17 Sep Where are Cape Town’s climate funds, asks De Lille
Three years after drought-stricken Cape Town applied to the global Green Climate Fund, the city’s application is still pending. Yolandi Groenewald reports
Despite Cape Town’s need for help to combat a severe drought, mayor Patricia de Lille said the city could not access critical climate change funds, earmarked for the type of crisis her city faced.
Instead the Green Climate Fund, the United Nation’s flagship mechanism set up to help vulnerable communities deal with climate change, was blocked by bureaucracy and politics in South Africa. The city’s application is still pending, three years after Cape Town applied.
De Lille, who will be leaving office at the end of October, has been mayor of Cape Town since 2011 and has overseen the city’s worst water crisis. She has also become one of South Africa’s climate champions as a result.
She believes the fight against climate change is fought at local level and not by national governments, who “sign and then break agreements”.
For cities, “where the rubber meets the road”, accessing that funding is a nightmare, De Lille said in an interview last week on the sidelines of the Global Climate Action Summit, convened by Californian governor Jerry Brown in San Francisco.
The summit of government officials, climate activists and environmental policymakers aimed to ramp up climate change commitments made by local governments and big companies and to move the needle on global emissions.
As part of the Paris Agreement on mitigation, adaptation and finance, developed nations agreed to spend a total of $100-billion a year — including funds and development aid — on climate protection in poorer countries. More than $10-billion was pledged to the Green Climate Fund, of which $3,5-billion had been spent on projects.
De Lille lamented the bureaucracy that has prevented Cape Town from accessing those funds, and having to beg the national government for approval to get to the funds.
“Cape Town applied to the Green Climate Fund in 2015,” she said. “There is such a lot of forms and bureaucracy, we needed to put a team of 30 people together to make our application.”
South Africa appointed the Development Bank of South Africa (DBSA) as the agency to distribute aid from the Green Climate Fund. “But before your application can get to the DBSA to access the global fund, you have to get permission from the environment minister. Our application stayed with the minister for months before she finally sent it to DBSA, where it now has to be assessed.”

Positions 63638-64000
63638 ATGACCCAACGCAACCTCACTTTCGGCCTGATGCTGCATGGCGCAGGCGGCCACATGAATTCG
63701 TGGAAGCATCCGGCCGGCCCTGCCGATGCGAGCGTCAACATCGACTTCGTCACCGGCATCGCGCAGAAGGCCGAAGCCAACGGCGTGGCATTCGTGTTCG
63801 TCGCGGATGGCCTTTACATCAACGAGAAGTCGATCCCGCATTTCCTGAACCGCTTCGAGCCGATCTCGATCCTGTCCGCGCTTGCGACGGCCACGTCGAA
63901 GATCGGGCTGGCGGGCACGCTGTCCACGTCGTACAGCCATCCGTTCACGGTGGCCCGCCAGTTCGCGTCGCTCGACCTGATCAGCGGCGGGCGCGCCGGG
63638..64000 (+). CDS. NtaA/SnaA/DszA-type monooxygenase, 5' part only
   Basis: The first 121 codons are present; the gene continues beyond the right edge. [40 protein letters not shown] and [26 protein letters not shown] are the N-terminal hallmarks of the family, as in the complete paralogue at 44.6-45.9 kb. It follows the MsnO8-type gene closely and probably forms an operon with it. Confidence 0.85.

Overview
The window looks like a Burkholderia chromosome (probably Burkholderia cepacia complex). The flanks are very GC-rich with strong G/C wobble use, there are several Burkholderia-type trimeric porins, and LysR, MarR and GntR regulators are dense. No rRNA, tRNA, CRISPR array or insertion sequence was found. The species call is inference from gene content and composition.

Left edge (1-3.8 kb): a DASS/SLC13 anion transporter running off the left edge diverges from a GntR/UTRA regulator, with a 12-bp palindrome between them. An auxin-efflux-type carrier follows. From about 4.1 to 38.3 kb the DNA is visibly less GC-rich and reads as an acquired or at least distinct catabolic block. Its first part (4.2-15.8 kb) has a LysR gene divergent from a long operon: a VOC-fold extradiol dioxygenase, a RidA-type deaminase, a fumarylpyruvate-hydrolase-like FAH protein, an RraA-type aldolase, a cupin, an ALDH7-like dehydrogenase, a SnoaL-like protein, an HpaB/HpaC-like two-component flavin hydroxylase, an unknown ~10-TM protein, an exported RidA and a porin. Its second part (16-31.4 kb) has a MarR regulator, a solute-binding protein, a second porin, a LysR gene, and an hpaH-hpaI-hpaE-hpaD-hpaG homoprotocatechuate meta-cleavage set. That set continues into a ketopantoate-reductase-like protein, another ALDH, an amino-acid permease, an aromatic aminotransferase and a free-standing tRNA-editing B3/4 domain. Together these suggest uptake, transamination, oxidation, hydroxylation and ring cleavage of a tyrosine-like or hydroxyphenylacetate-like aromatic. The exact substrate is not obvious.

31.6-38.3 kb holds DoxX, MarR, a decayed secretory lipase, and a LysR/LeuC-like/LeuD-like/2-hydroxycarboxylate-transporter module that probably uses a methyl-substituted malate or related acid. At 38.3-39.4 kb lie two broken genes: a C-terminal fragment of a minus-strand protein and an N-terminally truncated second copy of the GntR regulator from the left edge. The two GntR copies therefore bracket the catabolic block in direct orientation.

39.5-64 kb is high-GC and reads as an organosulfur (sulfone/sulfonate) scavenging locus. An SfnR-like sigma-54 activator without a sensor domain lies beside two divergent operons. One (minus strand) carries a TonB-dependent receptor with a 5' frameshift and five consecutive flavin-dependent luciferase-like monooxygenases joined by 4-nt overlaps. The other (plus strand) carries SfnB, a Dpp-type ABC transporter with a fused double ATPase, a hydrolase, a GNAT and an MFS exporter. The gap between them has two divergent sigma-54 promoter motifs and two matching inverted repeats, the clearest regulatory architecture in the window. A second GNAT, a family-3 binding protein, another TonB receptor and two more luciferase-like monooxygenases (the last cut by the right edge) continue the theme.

De Lille said DBSA and the global fund were supposed to consider Cape Town’s application at the beginning of February. “We have heard it might be considered only now,” she said.
Governed by the opposition Democratic Alliance, the drought-stricken city has recently experienced the most severe drought in 100 years. Severe water shortages sparked fears that the city faced “Day Zero”, when taps would run dry.
Welcome winter rains this year and initiatives that have helped the city to decrease water consumption by 55% have averted the crisis for now. But De Lille pointed out that scientific modelling indicates the city is likely to face more water shortages in the future as a result of climate change.
Accessing the Global Green Fund to build the necessary infrastructure to make the city climate resilient is crucial, she said. “It’s no use if we have a global fund of $10-billion and in cities where the rubber hits the road, where we need to reduce carbon emissions and adapt to climate change, we can’t get it to it directly.
“We need permission from our national minister to approve our application for funding. So we have not been able to access that fund,” De Lille said.
Developed countries have voluntarily pledged $10,3-billion since 2013 to help poorer nations reduce greenhouse gas emissions and address the effects of climate change. The United States has pledged by far the most — $3 billion, twice that of the second-largest pledger, Japan.
The fund has not lived up to expectations and has faced a barrage of criticism, with a number of local government leaders airing the same concerns as those expressed by De Lille.
In August the fund was further undermined when a meeting of board was unable to consider funding new projects, while it could not agree on measures to strengthen investment policies. Executive director Howard Bamsey resigned.
De Lille is not the only local government leader appealing for the fund to sidestep national governments and their politics.
Alice Ekwu, commissioner for climate change and forestry in Cross River State in South Nigeria, also made a plea at the summit that national government bureaucracy should be sidestepped.
She said innovative financing mechanisms were needed to fight climate change on a more local level and that this required bypassing national governments to tap into the Green Climate Fund.
“Development funds come and they go to national government,” she said. “By the time they trickle down to us, bureaucratic processes often compromise the timelines for the execution of the projects and at the end, nothing is done.”
• Use the ClimaTracker app to find out how climate change is affecting South Africa, and what it is costing you
Yolandi Groenewald is an Oxpeckers Associate based in Johannesburg. Her trip to the Global Climate Action Summit was sponsored by the International Center for Journalists’ 2018 Global Climate Reporting Programme
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